While he pushed me to set a price (“a million bucks or $500?,” he prompted, to help get me started), he guided me toward a price that was a third of the price that was told me by a real estate agent who had done a proper study on the property.
As well as having my own houses, I also pay attention to the property transaction reports from the county and the city. I’m the one who goes to the courthouse and sees all the deeds and other property documents to write those reports for the Bulletin. Through those, I’ve seen whose properties this company has gotten its claws into.
I’ve given you, Dear Reader, clues too: The reason the Bulletin’s property transfers list shows both actual purchase price and the tax assessed value (when efficiently available to me when I compile them) is to help you notice quickly which of those deals might be the predatory ones. Generally speaking, most houses sell for rather more than their tax assessed value. The houses that have fallen under this scam sell for significantly less than their tax assessed value.
I learned that Martinsville authorities have been investigating. I gave them my copies of all of those texts and my transcripts of the phone calls (and you’d better believe I take thorough notes) to aid them in their efforts.
It appears that as soon as the folks at the Xxx Xxx company get a house they say they’re buying, they actually turn around and find someone else to buy it for even more and earn tens of thousands of dollars in each fell swoop.
In other words, these swindlers are just middlemen; they don’t actually buy the house. Instead, they sell their rights to buy the house to someone else.
Let’s take the hypothetical example of a house that appraises for $60,000. The homeowner might agree with the middleman to sell it for $23,000. The middleman finds a real buyer who will pay $45,000 for it quickly. At closing, the real buyer pays $45,000; the seller gets $23,000, and Xxx Xxx laughs his way to the bank with $22,000 for less than two months’ worth of minimal effort.
If the middleman does not find a buyer for the house, what does he care if he loses his $100 deposit?
Trying to trip up the trickster
The man from the Xxx Xxx “AS-IS ALL CASH” company called me back the next week. During that call, again, he said I had to tell the price so he could tell his underwriter. Remember, they never even looked at the house and yet here they’re saying they would take it.
I said, “Underwriters work for the bank. That card I got said youall paid cash. So you have to get it approved from the bank?”
He said he is an “underwriter for the company, funds we delegate” to purchase “around 15 to 20 houses each month.”
I said, “Oh, I misunderstood, then. The card said [the boss] buys houses cash, but you are [the boss]’s secretary? Maybe I should be speaking with the person who buys the houses.”
He replied, “I am an agent. I’m a home-buying specialist.”
I said, “You are an agent?”
He replied, “We are the buyer. The company is the buyer. I do the transaction with the purchasers.”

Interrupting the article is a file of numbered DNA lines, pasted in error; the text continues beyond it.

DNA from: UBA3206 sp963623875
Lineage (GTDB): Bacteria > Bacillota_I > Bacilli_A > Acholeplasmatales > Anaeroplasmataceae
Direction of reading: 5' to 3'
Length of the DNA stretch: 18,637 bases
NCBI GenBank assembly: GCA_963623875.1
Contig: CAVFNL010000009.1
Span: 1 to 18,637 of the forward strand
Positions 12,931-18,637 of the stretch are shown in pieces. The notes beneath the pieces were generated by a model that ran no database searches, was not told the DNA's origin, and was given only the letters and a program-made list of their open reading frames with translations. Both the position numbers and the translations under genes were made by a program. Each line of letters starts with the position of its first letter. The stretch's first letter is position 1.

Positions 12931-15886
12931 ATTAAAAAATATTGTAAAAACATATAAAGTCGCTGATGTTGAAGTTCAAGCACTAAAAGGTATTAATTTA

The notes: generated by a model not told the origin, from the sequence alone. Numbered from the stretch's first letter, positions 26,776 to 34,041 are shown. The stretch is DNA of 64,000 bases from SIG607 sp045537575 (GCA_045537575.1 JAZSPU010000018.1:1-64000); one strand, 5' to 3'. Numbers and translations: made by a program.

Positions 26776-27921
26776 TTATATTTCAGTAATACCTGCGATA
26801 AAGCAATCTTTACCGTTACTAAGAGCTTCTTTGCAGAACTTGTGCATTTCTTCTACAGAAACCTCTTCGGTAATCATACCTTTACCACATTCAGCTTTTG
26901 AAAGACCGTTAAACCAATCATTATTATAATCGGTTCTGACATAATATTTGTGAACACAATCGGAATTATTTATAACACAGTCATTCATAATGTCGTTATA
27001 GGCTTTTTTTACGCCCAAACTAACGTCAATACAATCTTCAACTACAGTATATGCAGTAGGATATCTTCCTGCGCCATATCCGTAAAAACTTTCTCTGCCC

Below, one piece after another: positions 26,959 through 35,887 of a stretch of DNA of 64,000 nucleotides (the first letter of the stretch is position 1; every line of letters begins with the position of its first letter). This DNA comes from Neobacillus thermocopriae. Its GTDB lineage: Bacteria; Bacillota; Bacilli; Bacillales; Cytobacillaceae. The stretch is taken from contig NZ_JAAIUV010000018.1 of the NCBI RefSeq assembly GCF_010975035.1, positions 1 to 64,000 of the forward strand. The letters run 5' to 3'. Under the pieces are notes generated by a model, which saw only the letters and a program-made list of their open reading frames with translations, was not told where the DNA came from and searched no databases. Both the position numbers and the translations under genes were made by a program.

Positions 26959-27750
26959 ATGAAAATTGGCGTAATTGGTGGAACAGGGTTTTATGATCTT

I respected the City officials’ need for time to continue investigating before I spilled the beans with what I knew.
This week they gave me the green light; they’ve got what they need.
Back in March I reported this to what appeared to me to be the appropriate channel, but I did not feel that state agency took me seriously.
“DPOR doesn’t have enough investigators to enforce all of the occupations for which they have oversight,” said Martinsville Commissioner of the Revenue Ruth Easley in reference to this matter. “This is part of the reason why regulation by DPOR is complaint driven and requires a ‘victim’ who is willing to testify. Most people who have been swindled just let it go because they don’t want to go to court. This only allows these types of ‘predators’ to continue to operate within a grey area of the law.”
If your property is in the city and you feel that you’ve been taken advantage of or have information that will help authorities get to the bottom of this, contact Easley at 276-403-5131 or firstname.lastname@example.org; Commonwealth’s Attorney Andy Hall at 276-403-5470 or email@example.com; Police Chief Eddie Cassady at firstname.lastname@example.org or 276-403-5300; Building Inspector Mark Price at 276-403-5174 or email@example.com – or the Virginia Real Estate Commission of DPOR at 804-367-8526 or firstname.lastname@example.org.
For owners of county properties who are in the same boat, Easely suggested contacting the corresponding county agencies.
And by the way – that Facebook Man I mentioned at the beginning, who claims to be a “Real Estate Investor”? A complete search of Martinsville and Henry County property records as well as a thorough background check does not show him to own a single piece of property, here or anywhere else.
He apparently lives with his mother (though the background search doesn’t go so far as to say if it’s in the basement).
He’s just trying to get that $500 referral fee that Xxx Xxx Home Buyers advertises on its Facebook page.
He puts those googly eyes emoji and exclamation points as comments under their Facebook posts when they announce it.